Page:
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How Robert Durst Was Acquitted of Murder Years Before The Jinx

3 minute read

It may seem like the Robert Durst story is finally coming to an end: The real-estate heir and subject of HBO’s The Jinx was arrested in New Orleans over the weekend and, in the Sunday-night finale of the documentary show, he appeared to have confessed on tape to multiple murders.

But if Durst’s history teaches anything, it’s that confession and arrest won’t necessarily lead to conviction.

In 2003, Durst stood trial for one of the deaths with which his name has been connected over the years. He was then, as the heir to New York City real-estate wealth, worth an estimated $250 million but was dogged by a troubled past that could be traced all the way back to witnessing his mother’s death when he was only 7.

His wife, Kathleen McCormack, disappeared about a decade into their marriage. Then, as TIME recounted in a 2003 issue, “[In 2000], Durst’s friend Susan Berman was shot in the head in her home just days before she was to be interviewed by investigators seeking information about Kathleen’s disappearance.” Durst’s name was often discussed in connection with both cases, but he was not arrested for either.

That changed in 2001. After Berman’s death, Durst moved to Galveston, Tex., where he lived as “a mute woman named Dorothy Ciner,” and befriended an older neighbor named Morris Black. In 2001, “Durst returned to his rental to find Black there watching television. A scuffle ensued, Durst’s pistol went off, and Black is believed to have died of head trauma,” as TIME put it in 2003. Durst ended up in court, where he admitted to taking Black’s body apart and said he had forgotten much of the episode except for the huge amount of blood involved.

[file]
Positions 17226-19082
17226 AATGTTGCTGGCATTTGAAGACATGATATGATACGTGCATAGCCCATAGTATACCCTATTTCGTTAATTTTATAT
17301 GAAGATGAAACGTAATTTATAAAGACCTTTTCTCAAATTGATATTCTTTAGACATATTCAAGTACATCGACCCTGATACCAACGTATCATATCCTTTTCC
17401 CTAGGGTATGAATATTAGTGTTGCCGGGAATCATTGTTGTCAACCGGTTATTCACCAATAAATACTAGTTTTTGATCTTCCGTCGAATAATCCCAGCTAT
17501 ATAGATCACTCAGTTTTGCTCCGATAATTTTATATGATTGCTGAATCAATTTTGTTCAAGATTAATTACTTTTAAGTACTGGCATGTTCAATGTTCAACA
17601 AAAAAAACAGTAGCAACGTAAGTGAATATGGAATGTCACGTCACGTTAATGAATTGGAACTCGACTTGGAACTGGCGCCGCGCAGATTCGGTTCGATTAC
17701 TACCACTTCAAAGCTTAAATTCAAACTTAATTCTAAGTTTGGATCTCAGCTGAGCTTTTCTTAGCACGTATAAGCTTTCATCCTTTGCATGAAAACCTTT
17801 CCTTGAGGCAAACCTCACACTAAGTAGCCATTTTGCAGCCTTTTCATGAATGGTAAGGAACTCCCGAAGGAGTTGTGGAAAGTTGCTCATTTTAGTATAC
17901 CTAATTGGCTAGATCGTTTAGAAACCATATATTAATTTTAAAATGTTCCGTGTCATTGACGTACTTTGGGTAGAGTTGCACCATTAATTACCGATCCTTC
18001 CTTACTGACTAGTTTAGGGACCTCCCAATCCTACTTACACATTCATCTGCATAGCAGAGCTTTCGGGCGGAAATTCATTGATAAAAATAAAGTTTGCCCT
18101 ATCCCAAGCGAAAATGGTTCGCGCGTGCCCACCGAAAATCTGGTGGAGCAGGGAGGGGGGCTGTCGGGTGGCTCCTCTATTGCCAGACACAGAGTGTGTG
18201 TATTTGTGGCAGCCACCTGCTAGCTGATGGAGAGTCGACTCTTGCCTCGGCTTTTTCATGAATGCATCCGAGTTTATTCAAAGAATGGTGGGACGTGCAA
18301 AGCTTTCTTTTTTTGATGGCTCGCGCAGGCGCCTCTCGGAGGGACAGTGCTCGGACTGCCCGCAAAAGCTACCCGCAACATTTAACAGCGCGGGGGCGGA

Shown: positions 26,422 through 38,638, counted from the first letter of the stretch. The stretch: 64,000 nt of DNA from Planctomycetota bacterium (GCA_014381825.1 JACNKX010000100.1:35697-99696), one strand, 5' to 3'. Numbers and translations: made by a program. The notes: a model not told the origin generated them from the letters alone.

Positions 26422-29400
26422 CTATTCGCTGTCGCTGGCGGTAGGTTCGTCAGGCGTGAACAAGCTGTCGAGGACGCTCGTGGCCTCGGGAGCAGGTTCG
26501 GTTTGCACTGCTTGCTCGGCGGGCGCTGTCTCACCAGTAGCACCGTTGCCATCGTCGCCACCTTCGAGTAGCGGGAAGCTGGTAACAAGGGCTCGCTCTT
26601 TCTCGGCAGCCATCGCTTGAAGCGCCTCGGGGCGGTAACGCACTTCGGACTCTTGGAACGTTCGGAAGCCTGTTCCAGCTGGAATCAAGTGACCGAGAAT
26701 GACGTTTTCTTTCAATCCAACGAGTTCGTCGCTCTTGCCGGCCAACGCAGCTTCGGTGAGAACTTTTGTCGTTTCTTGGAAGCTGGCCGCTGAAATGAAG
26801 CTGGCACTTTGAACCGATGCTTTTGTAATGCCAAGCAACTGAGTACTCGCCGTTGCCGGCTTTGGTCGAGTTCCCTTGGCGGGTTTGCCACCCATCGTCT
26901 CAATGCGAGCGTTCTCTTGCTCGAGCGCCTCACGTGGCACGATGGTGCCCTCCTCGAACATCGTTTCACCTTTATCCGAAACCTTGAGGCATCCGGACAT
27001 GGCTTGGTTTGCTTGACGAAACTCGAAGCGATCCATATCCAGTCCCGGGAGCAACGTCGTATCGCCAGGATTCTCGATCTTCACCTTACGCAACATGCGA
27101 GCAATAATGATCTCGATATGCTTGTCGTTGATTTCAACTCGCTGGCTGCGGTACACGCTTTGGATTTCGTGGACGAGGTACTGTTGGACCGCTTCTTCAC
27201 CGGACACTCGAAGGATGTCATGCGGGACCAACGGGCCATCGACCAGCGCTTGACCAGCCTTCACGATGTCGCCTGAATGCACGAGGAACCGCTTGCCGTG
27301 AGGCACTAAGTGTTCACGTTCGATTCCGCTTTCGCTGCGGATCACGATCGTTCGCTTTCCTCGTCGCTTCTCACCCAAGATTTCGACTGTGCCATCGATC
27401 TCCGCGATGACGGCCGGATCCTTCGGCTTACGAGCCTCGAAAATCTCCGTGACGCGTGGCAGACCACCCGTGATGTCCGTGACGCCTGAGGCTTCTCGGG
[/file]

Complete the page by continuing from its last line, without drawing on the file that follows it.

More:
But, despite the admission, he was acquitted. Here’s how that happened:

What Durst did with Black’s head became the central mystery in the case. Durst was arrested 11 days later, after a boy discovered Black’s torso bobbing offshore. Durst’s second wife, Debrah Charatan, helped him post $300,000 bail and he fled. On Nov. 30, 2001, he turned up in rural Hanover Township, Pa., where he was nabbed for shoplifting a sandwich, even though he had $500 in his pocket and about $38,000 in his car. Police also found in his possession two .38-cal. pistols, pot and ammunition. Durst’s lawyer Dick DeGuerin tells TIME that Durst “was just then coming off a 40-year high of smoking marijuana every day and getting drunk every night, self-medicating the emotional problems he had.”

Why was Durst acquitted? There were no witnesses to the killing. Black’s head could have proved how he was shot, but it was missing. Jurors say the defense stuck to its story that Durst acted in self-defense, while prosecutors gave several possible scenarios. The jury might have convicted him of manslaughter, but that wasn’t presented as an option. Durst seems to have expected a guilty verdict. He reportedly commissioned an $8,000 study to find the most comfortable prison in Texas.

Read the rest of the 2003 story here in the TIME Vault: A Real Head Case

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Write to Lily Rothman at lily.rothman@time.com